Originally published on December 5, 2012

By Shōson Nagahara

Osato illustration by Patricia Wakida

Some 87 years ago, Japanese American writer Shōson Nagahara serialized a novel, “A Tale of Osato,” in the pages of The Rafu Shimpo. Now, for the first time ever, Nagahara’s writings have been translated into English and published by Kaya Press in a collection called “Lament in the Night.” To commemorate, The Rafu will once again serialize Nagahara’s work, translated by Andrew Leong. Stay tuned for weekly installments (beginning this Wednesday, January 16) that follow the life of Osato-San, a young Japanese woman who makes the treacherous journey to America and struggles to survive in 1920s Los Angeles.

(Osato-San, 1925-1926)

Part One


“Oh! What a horrible storm! How frightful!” Osato’s voice trembled as she peered down at the bunk below. The young woman in the lower bunk was from Aizu and seemed to be around eighteen years old. Osato wasn’t quite sure what her name was, something like Fujiko… or Fusako… Anyway, that was what her husband had called her.

The young woman thrust her head out from her bunk and looked up at Osato.

“It really is…and it’s getting worse…just when I thought the worst was over… I think I’m going to be sick.”

The young woman grimaced, causing her swollen cheeks to take on a strange, twisted expression. Sweat streaked through her thick white make-up, exposing yellow patches of skin. Her enormous coiffure drooped down in gloomy disarray, making it seem as if her neck no longer had the strength to support her head.

“This is even worse than being on the Bōshū Sea!”

Osato’s voice was sharp with fear.

“It’s horrible… The Bōshū Sea is always bad, but running into a storm like this out here is even worse. There are still two or three more days before we reach America.” The young woman’s voice was filled with terror.

“I can’t stand it. Just thinking about what would happen if we sank out here… Oh, how awful!”

Osato shivered, her teeth chattering uncontrollably. She felt as though someone had poured ice down her spine. Her mind froze in terror.

The two women fell silent. As if by mutual agreement, they pulled their heads back into their bunks, shutting their eyes in a desperate bid to calm their growing anxiety.

But the storm outside grew even worse. Violent gusts of wind buffeted the ship, sending volleys of rain like sharp arrows against its steel hull. The Seiyō Maru listed until it seemed on the verge of capsizing, but every time the ship tilted to one side, an enormous wave would slam it back to the other.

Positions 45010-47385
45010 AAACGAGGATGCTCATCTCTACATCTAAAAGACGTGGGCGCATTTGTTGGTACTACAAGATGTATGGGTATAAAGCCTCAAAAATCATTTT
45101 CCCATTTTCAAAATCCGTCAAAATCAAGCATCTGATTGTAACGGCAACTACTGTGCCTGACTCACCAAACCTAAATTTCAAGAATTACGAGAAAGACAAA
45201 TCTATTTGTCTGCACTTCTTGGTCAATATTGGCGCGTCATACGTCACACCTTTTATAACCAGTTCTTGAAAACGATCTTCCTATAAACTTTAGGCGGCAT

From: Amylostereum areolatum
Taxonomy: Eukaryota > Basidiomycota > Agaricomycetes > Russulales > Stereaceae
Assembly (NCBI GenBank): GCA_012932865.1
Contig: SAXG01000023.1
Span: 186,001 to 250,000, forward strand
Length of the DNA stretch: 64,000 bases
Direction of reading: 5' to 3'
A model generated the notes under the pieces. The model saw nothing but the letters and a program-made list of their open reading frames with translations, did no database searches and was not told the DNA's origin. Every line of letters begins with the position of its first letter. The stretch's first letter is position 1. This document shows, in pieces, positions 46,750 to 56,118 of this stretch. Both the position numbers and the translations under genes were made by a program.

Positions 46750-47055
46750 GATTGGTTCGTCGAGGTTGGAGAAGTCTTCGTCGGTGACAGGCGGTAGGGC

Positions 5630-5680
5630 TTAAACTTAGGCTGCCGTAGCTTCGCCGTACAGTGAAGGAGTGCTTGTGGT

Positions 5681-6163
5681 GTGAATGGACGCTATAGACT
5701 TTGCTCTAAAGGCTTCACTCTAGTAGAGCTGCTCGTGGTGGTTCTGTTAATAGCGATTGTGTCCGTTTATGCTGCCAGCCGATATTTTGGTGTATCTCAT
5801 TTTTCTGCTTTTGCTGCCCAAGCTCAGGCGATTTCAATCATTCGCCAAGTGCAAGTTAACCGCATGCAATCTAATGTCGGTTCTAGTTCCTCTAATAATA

Some of the passengers were thrown out of their bunks and forced to roll and crawl their way across the floor. A woman in the first-class cabin let out a piercing shriek. She was a mother of two. Her children squealed and cried as if they’d been set on fire. A pall of terror fell upon every single woman on the ship, but time, as always, continued along its ceaseless path.


The storm lasted all evening.

However, right after midnight, the rain suddenly stopped and the winds died down. The dark and heavy clouds parted slightly to reveal occasional glimpses of the mid-September moon through the thin veil of mist that remained. The ship’s passengers, who had been consumed with fright for hours, finally let out sighs of relief. After turning to each other and exchanging a few smiles, they lay down their exhausted bodies and let their heads fall to their pillows. A deep silence fell over the women’s cabin. The mother of two yawned deeply as she lay upon her bed and nursed her young infant.

Even the light cast by the ship’s lamps seemed to have brightened a little, but the ship continued to sway violently, and the sound of the waves outside echoed just as loudly as before.

Osato was wide awake. No matter how hard she tried, she could not fall asleep. Even with her back turned against the dim light of the ship’s lamps, her eyes still itched. Worse, the fumes from the freshly white-washed boards in front of her face made her feel sick to her stomach.

Osato’s hair was in complete disarray. Her head felt like it was about to split open from all the wild thoughts going through her mind. Every muscle in her body felt strangely stiff, as if she couldn’t move anymore. She tossed her head hysterically from side to side, desperately trying to calm down. These efforts only made her feel more anxious.
Osato lifted her head and called down to the woman below her. “Sorry to bother you…”

There was no answer. Osato tried again in a less polite tone of voice. “Hey. Hello?” But it was no use.

Annoyed, Osato boldly leaned over the edge of her bed to look at the woman below. There she was, curled up, head half-covered by her blanket, sound asleep.

Osato couldn’t help feeling irritated. The sound of the waves outside weighed on her mind even more.

“If this ship were to sink in the middle of this ocean… if it really did sink…what would happen? What would happen to the ship? What would happen to this body of mine? Oh, stop thinking about it. Don’t think about it. Once you start thinking such terrifying thoughts, you won’t be able to stop.”

But the menacing sound of the waves beating against the hull of the Seiyō Maru continued. Osato curled into a ball and trembled.

View next installment here: 2

Come celebrate the publication of “Lament in the Night” (Kaya Press, December 2012) at an event featuring readings and discussion with translator Andrew Leong, Los Angeles Times Book Critic David L. Ulin and special guests, on Saturday, Feb. 23, 2013 at 2 p.m. at the Japanese American National Museum, 100 N. Central Ave. (at First Street), Los Angeles.

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